(e) The name, address, and telephone number of the attorney, if any, who has most recently represented the respondent. If there is no attorney, there shall be a statement as to whether, to the best knowledge of the petitioner, the respondent meets the criteria established by the legal aid agency operating in the county or city and county for it to represent a client.

    (4) Upon receipt of a petition satisfying the requirements of subsection (3) of this section, the court shall designate a facility, approved by the executive director, or a professional person to provide screening of the respondent to determine whether there is probable cause to believe the allegations.

    (5) Following screening, the facility or professional person designated by the court shall file his or her report with the court. The report shall include a recommendation as to whether there is probable cause to believe that the respondent has a mental illness and, as a result of the mental illness, is a danger to others or to himself or herself or is gravely disabled and whether the respondent will voluntarily receive evaluation or treatment. The screening report submitted to the court shall be confidential in accordance with section 27-65-121 and shall be furnished to the respondent or his or her attorney or personal representative.

    (6) Whenever it appears, by petition and screening pursuant to this section, to the satisfaction of the court that probable cause exists to believe that the respondent has a mental illness and, as a result of the mental illness, is a danger to others or to himself or herself or is gravely disabled and that efforts have been made to secure the cooperation of the respondent, who has refused or failed to accept evaluation voluntarily, the court shall issue an order for evaluation authorizing a certified peace officer to take the respondent into custody and place him or her in a facility designated by the executive director for seventy-two-hour treatment and evaluation. At the time of taking the respondent into custody, a copy of the petition and the order for evaluation shall be given to the respondent, and promptly thereafter to any one person designated by such respondent and to the person in charge of the seventy-two-hour treatment and evaluation facility named in the order or his or her designee.

    (7) The respondent shall be evaluated as promptly as possible and shall in no event be detained longer than seventy-two hours under the court order, excluding Saturdays, Sundays, and holidays if treatment and evaluation services are not available on those days. Within that time, the respondent shall be released, referred for further care and treatment on a voluntary basis, or certified for short-term treatment.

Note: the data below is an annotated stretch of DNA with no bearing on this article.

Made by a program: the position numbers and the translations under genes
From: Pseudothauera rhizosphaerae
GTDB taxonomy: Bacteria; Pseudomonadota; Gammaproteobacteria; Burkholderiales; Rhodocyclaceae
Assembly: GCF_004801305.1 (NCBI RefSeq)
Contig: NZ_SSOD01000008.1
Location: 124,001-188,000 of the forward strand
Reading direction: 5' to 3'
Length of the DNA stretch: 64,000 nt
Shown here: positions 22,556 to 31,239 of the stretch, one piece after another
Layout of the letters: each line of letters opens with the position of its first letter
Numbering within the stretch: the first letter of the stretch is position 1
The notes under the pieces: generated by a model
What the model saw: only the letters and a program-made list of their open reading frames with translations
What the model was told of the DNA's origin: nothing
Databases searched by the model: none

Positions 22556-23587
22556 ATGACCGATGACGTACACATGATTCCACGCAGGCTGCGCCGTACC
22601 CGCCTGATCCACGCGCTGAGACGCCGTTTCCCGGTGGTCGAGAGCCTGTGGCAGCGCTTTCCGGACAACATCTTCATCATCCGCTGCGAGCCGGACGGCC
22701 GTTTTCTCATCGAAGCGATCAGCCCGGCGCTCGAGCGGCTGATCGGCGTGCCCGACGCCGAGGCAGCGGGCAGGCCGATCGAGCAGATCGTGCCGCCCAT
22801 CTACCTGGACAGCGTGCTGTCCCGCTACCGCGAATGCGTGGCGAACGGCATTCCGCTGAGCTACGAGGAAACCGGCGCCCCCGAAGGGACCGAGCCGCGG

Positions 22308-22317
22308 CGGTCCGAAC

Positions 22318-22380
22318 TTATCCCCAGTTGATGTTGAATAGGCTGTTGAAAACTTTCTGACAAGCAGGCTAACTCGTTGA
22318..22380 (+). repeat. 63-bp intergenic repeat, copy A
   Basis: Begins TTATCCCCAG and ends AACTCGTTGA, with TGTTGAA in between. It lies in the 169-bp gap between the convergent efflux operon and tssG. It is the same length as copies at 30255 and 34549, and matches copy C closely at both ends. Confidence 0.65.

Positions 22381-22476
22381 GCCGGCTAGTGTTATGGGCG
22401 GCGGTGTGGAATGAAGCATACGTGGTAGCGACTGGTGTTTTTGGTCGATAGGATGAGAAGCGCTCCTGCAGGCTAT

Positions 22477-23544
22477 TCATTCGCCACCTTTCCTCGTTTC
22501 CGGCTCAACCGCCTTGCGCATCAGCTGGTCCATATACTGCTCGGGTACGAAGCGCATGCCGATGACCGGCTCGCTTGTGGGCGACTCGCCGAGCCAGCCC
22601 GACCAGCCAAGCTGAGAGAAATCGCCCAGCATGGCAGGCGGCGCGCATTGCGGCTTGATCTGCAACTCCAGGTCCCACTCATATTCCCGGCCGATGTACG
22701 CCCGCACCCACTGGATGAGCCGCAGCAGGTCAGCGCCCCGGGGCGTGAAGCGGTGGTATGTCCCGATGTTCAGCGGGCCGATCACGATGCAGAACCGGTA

(8) At the time the respondent is taken into custody for evaluation or within a reasonable time thereafter, unless a responsible relative is in possession of the respondent’s personal property, the certified peace officer taking him or her into custody shall take reasonable precautions to preserve and safeguard the personal property in the possession of or on the premises occupied by the respondent.

    (9) When a person is involuntarily admitted to a seventy-two-hour treatment and evaluation facility under the provisions of this section or section 27-65-105, the person shall be advised by the facility director or his or her duly appointed representative that the person is going to be examined with regard to his or her mental condition.

    (10) Whenever a person is involuntarily admitted to a seventy-two-hour treatment and evaluation facility, he or she shall be advised by the facility director or his or her duly appointed representative of his or her right to retain and consult with any attorney at any time and that, if he or she cannot afford to pay an attorney, upon proof of indigency, one will be appointed by the court without cost.

    Source: L. 2010: Entire article added with relocations, (SB 10-175), ch. 188, p. 684, § 2, effective April 29.

    Editor’s note: This section is similar to former § 27-10-106 as it existed prior to 2010.

    Other Articles of Interest:

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    H. Michael Steinberg Esq.
    Attorney and Counselor at Law
    The Colorado Criminal Defense Law Firm of H. Michael Steinberg
    A Denver, Colorado Lawyer Focused Exclusively On
    Colorado Criminal Law For Over 40 Years.